BACKGROUND. We evaluated a human application of T cells genetically modified using the Sleeping Beauty (SB) transposon/transposase system to express a CD19-specific chimeric antigen receptor (CAR, designated CD19RCD28). The SB system uses a synthetic DNA transposon for nonviral somatic gene transfer. The initial data were reported (J Clin Invest. 2016 Sep 1;126(9):3363-76) and we now present long-term follow-up (LTFU).

METHODS. T cells were genetically modified using DNA plasmids from the SB platform to stably express CD19RCD28 and selectively propagated ex vivo with activating and propagating cells (AaPC) with cytokines. Twenty-six patients with advanced non-Hodgkin lymphoma (n=9) or acute lymphoblastic leukemia (n=17) underwent autologous (n=7) or allogeneic (n=19) HSCT followed by a T-cell infusion as adjuvant therapy on two clinical trials NCT00968760 and NCT01497184, respectively. Patients were subsequently enrolled onto a LTFU study, NCT01492036, to be followed for up to 15 years. During this time, patients could be tested annually for the persistence of genetically modified T cells using PCR and flow cytometry.

RESULTS. The persistence of SB-modified T cells was measured in two of the seven autologous HSCT/CAR+T patients as long as 4-years post infusion and both remain progression-free. Similarly, CAR expression was detected in three allogeneic HSCT recipients one-year post T-cell infusion with no disease progression. Upon LTFU of the autologous HSCT group, six of seven patients continue in complete remission (CR) at a median of 3.4 years (range: 1.7 to 4.2 years). The 3-year progression-free (PFS) and overall survival (OS) rates are 86% and 100%, respectively (Figure). After allogeneic HSCT, recipients received donor-derived CAR+ T cells (8 haploidentical, 10 matched-sibling, one 1Ag-mismatched sibling). For this allogeneic group, six patients remain alive and in CR following haplo (n=4) or matched sibling donor (n=2) HSCT with a median follow-up of 1.5 years (range: 0.003 to 2.9 years). The 2-year PFS and OS rates are 45% and 49%, respectively (Figure). Additionally, the 2-year PFS and OS rates for haplo-identical transplants were 57% and 71%, respectively. No long-term safety issues were identified; specifically, no graft failure or excess graft-versus-host-disease.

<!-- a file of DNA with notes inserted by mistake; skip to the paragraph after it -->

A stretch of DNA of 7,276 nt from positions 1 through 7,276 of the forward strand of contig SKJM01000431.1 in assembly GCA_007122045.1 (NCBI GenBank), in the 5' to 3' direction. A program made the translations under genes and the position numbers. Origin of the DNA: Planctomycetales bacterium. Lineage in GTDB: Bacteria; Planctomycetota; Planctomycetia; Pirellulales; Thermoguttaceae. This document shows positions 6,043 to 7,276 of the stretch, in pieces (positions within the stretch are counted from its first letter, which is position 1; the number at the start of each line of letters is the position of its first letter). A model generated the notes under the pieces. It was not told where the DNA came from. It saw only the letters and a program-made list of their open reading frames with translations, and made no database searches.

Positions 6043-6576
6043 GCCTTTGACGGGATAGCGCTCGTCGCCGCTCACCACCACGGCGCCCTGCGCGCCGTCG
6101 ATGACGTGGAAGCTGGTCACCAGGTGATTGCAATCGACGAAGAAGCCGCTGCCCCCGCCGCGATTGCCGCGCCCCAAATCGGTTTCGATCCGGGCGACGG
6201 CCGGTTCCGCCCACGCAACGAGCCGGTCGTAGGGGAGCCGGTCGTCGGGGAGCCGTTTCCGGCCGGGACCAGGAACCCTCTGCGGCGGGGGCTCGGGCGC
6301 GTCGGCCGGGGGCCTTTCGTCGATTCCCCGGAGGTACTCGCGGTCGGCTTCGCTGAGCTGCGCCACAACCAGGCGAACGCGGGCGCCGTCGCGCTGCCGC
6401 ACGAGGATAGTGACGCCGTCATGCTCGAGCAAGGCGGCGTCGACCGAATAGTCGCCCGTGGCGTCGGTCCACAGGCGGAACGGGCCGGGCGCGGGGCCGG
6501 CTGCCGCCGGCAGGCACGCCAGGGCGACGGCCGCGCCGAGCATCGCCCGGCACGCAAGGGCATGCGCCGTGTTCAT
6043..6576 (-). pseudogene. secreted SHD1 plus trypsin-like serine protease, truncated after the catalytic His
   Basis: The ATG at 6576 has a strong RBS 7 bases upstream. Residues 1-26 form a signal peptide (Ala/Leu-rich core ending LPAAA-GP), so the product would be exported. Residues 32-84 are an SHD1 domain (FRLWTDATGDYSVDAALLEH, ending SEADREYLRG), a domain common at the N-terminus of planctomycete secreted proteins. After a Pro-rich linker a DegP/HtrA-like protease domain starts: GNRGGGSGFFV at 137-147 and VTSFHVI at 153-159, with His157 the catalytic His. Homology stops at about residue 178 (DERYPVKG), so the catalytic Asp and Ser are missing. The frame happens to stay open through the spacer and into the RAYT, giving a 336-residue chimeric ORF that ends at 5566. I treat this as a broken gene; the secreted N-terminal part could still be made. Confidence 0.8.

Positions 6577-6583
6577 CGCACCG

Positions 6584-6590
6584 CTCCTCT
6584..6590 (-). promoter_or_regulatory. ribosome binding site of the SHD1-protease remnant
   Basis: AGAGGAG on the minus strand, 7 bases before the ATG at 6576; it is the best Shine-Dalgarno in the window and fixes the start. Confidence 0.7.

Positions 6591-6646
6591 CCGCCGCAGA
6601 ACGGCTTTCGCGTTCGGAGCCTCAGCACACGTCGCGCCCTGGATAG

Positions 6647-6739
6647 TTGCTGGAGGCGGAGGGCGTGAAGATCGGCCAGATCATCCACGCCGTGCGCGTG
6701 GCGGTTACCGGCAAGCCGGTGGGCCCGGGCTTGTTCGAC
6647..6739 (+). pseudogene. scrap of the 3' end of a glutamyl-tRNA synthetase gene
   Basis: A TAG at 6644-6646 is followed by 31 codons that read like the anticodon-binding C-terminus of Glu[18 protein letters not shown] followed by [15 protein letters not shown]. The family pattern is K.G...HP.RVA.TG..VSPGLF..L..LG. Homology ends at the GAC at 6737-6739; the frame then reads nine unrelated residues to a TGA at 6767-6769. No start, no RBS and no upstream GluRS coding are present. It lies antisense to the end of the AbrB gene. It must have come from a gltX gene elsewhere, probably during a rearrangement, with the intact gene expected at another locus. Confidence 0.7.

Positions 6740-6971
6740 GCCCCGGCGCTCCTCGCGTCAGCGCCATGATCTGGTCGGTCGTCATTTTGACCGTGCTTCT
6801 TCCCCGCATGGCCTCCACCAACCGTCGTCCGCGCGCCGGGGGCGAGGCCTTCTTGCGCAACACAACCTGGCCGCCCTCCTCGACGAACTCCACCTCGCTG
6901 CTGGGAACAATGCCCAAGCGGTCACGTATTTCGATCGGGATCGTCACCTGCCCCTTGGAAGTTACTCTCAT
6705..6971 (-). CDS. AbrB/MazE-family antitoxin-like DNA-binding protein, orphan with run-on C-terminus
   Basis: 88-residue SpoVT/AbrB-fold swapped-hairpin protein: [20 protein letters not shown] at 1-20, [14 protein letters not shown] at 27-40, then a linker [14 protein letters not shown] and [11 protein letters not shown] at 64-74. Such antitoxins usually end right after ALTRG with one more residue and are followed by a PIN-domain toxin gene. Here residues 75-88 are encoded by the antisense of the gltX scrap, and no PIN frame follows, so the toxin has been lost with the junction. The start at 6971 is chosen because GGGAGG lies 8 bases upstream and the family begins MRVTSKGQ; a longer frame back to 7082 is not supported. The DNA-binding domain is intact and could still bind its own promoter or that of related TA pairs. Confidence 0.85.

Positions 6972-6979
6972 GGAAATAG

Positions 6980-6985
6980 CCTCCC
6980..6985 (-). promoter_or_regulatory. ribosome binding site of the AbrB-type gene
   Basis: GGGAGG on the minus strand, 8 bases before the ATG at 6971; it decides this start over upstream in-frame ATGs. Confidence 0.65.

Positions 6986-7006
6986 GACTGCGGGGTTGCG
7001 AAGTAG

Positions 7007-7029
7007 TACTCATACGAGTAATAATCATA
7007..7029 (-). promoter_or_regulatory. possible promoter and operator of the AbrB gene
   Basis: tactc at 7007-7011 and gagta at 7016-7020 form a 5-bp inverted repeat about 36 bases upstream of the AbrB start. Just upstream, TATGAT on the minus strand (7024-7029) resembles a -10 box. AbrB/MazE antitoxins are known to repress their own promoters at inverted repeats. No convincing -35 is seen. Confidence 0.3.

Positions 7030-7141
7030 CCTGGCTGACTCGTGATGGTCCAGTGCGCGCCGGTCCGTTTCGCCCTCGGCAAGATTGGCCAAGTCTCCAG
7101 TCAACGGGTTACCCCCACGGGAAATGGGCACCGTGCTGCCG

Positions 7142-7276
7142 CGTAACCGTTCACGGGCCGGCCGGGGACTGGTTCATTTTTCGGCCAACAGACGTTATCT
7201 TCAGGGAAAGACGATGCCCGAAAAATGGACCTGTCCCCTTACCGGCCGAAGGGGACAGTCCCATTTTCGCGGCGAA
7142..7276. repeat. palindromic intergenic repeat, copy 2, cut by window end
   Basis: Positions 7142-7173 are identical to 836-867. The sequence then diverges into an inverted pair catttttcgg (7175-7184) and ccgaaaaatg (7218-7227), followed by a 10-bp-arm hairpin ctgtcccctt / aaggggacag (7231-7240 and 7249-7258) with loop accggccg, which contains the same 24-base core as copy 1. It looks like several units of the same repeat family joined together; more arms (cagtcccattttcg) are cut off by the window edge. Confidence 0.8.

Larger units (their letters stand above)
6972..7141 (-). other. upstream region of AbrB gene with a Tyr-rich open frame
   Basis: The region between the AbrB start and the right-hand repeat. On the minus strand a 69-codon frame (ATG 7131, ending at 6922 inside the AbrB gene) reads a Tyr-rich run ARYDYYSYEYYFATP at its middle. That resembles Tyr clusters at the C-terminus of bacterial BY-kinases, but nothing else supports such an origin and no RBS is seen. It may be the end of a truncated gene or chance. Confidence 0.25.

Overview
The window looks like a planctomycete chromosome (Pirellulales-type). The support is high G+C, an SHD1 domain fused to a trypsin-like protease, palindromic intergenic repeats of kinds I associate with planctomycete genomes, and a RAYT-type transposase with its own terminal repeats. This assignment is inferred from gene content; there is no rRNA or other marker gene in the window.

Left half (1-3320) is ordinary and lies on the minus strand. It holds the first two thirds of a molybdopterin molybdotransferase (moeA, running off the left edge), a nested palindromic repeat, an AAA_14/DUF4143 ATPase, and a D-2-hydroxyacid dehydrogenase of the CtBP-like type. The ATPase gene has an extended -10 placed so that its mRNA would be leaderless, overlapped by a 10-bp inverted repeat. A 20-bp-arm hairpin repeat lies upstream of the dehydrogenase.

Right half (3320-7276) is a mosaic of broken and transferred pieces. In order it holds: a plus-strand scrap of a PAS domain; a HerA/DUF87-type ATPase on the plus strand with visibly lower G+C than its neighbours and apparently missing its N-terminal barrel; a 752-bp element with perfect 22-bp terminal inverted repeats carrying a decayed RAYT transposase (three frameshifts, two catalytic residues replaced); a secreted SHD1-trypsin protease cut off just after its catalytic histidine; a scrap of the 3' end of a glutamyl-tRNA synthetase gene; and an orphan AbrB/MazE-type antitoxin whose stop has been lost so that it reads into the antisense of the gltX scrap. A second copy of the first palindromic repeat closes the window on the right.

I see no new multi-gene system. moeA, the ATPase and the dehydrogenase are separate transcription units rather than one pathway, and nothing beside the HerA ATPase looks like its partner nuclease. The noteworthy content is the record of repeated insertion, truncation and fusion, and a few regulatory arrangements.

CONCLUSIONS. CD19-specific CAR+ T cells could be detected and were well-tolerated years after adoptive transfer and appear to provide long-term cancer control when infused after HSCT for patients with advanced disease. These encouraging results support further clinical development of this non-viral gene therapy approach.

Figure: Overall and progression-free survivals of recipients of SB-modified CAR+ T cells after autologous and allogeneic HSCT.


Huls: Former employee of Intrexon: Employment. De Groot: Ziopharm: Employment. Smith: Ziopharm: Employment. Yang: Ziopharm: Employment. Kantarjian: Bristol-Meyers Squibb: Research Funding; Novartis: Research Funding; Delta-Fly Pharma: Research Funding; Amgen: Research Funding; ARIAD: Research Funding; Pfizer: Research Funding. Cooper: Immatics: Equity Ownership, Patents & Royalties, Research Funding; Intrexon Corporation: Equity Ownership, Patents & Royalties; Sangamo Biosciences: Patents & Royalties; Organovo Holdings: Equity Ownership; Ziopharm: Employment, Equity Ownership, Research Funding; Procter & Gamble: Equity Ownership; Miltenyi Biotec: Honoraria; Ampliphi Biosciences: Equity Ownership; Argos Therapeutics: Equity Ownership; Ferring: Consultancy; Targazyme, Inc.: Equity Ownership.

Author notes


Asterisk with author names denotes non-ASH members.